You Again?: Nelson, “Lightning Strikes Twice”

Written by Music, You Again?

Before we get started with today’s gawping at an artist stumbling out of mothballs, I’d like you to do me a favor. I want you to look back at your life and think about the times you’re most nostalgic for — those golden moments when, even if you didn’t fully appreciate it (and let’s face it, you probably didn’t), the world was a little simpler, a little kinder, and filled with possibilities that seemed a little brighter.

Feels a little bittersweet looking back now, doesn’t it?

Well, buck up, Tiger, and pat yourself on the back, because as much as you might wish you could recapture the glory days of your frittered youth, you can at least take comfort in knowing you’ve never recorded an album whose sole purpose is to sound exactly like the one you made 20 years ago. Unless you’re one of the Nelson brothers, in which case we’re here to talk about your new release, the hopefully titled Lightning Strikes Twice.

Cruel as that last sentence may sound, I’m really not here to bury Nelson. I turned 16 in May of 1990, right around the time the twins first bathed the pop charts in all their blond, well-muscled glory, and I will freely cop to playing the fuck out of my cassingle copy of their smash hit, “(Can’t Live Without Your) Love and Affection),” all summer long, as well as, to a somewhat lesser extent, their full-length debut, After the Rain. Like the Bee Gees, only better-looking and without that one brother in the hat who hardly ever sang (His name was Maurice and you know it. Stop being mean. –Ed.), Nelson offered huge hooks and eerily tight harmonies during a time when the youth of our nation badly needed them.

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But what Nelson couldn’t have known — what none of us truly understood — was just how quickly the world would grow numb to their hawk-nosed, androgynous splendor. At the time, taking a pair of twins with womanly manes, dressing them in phony Native American garb, and sending them into the studio to record politely loud, supremely polished rock anthems about fallin’ in love and breakin’ up and stuff seemed like the failsafe breakthrough the music industry had been praying for. Alas.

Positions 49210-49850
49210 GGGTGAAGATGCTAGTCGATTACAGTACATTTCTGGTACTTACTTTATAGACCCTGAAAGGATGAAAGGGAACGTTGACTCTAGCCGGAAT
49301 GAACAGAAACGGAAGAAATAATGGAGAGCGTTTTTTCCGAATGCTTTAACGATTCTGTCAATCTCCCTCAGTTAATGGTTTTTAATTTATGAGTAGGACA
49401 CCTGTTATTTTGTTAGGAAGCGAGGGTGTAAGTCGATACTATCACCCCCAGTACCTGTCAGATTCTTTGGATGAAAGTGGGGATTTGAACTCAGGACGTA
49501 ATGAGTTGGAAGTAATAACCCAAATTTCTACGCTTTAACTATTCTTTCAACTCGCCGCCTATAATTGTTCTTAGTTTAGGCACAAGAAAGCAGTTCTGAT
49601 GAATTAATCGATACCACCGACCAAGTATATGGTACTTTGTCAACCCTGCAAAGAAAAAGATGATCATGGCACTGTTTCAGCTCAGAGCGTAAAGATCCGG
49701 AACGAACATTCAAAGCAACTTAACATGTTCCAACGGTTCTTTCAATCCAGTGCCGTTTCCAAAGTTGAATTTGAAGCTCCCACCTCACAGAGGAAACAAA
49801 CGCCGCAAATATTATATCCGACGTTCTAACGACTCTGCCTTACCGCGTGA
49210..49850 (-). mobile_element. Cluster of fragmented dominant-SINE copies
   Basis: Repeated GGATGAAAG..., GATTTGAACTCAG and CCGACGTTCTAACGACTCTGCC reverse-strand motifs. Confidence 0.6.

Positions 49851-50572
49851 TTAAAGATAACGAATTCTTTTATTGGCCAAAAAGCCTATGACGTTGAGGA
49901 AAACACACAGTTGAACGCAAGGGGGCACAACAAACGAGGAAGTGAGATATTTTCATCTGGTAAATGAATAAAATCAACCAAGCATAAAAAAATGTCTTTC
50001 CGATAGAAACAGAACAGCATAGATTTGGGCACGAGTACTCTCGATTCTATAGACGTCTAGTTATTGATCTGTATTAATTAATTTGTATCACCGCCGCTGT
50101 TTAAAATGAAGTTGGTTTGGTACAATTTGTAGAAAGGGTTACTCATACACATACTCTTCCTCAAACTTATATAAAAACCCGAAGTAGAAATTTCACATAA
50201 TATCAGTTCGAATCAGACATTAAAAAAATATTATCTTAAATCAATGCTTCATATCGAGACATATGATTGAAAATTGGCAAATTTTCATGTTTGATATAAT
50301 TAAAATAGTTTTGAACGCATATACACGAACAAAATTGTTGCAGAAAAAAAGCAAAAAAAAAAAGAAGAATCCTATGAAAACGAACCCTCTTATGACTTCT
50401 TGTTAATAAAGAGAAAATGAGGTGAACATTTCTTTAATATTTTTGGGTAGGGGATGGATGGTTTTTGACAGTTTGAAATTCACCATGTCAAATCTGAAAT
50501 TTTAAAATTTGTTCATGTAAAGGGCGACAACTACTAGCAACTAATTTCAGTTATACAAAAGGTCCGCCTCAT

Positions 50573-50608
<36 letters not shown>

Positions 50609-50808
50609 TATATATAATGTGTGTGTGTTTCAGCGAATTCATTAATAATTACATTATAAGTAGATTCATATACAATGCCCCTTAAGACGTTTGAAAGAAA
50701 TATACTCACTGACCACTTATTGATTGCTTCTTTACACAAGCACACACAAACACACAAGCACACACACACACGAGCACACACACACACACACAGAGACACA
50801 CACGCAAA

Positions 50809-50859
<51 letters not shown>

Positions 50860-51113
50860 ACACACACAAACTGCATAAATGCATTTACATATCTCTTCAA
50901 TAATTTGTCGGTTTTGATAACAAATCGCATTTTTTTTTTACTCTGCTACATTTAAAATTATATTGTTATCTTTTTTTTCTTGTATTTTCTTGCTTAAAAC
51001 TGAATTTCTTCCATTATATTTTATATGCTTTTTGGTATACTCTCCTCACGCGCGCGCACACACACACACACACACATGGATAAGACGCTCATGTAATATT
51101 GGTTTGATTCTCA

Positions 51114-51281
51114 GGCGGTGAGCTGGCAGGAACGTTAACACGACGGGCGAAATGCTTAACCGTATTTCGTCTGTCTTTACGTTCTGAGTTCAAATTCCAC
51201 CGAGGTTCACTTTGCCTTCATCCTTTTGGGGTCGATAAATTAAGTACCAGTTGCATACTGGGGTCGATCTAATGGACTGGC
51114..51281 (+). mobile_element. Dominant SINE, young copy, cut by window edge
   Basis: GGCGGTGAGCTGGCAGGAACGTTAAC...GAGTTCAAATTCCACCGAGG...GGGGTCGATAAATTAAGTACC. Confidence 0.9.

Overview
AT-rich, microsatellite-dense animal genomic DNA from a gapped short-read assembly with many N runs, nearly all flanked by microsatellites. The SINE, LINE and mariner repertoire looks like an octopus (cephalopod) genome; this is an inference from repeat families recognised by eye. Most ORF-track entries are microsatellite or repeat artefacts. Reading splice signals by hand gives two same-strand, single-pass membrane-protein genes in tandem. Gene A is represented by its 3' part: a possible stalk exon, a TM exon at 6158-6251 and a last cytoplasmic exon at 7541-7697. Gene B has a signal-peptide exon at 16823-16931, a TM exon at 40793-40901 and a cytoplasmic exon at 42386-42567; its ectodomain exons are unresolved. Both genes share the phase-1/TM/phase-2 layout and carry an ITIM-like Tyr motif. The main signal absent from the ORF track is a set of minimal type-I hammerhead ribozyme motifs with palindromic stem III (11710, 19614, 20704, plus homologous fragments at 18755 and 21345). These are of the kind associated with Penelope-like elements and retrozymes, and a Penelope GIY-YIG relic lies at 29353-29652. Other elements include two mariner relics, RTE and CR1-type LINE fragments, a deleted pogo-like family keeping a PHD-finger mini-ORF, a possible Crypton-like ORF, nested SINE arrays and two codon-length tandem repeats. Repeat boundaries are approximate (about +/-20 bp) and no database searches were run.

I’ll share a brief personal story to demonstrate how quickly Nelson’s star faded. As I mentioned, when “(Can’t Live Without Your) Love and Affection” was released, my friends and I played it nonstop, and we listened to After the Rain throughout the summer. But when Nelson came to town in August — August! — and we somehow ended up with eight free tickets to the show, we all just kind of shrugged and decided to find something else to do.

Fickle fame, thy surname is Nelson.

Of course, radio being what it is, “Love and Affection” didn’t hit the top spot on Billboard’s Hot 100 until September, and After the Rain kept churning out singles until the following spring, when “More Than Ever” reached the Top 20. Nelson, meanwhile, headed back into the studio to record their follow-up, where they inadvertently discovered the surprisingly simple formula for a five-year gap between your first and second albums. Here it is: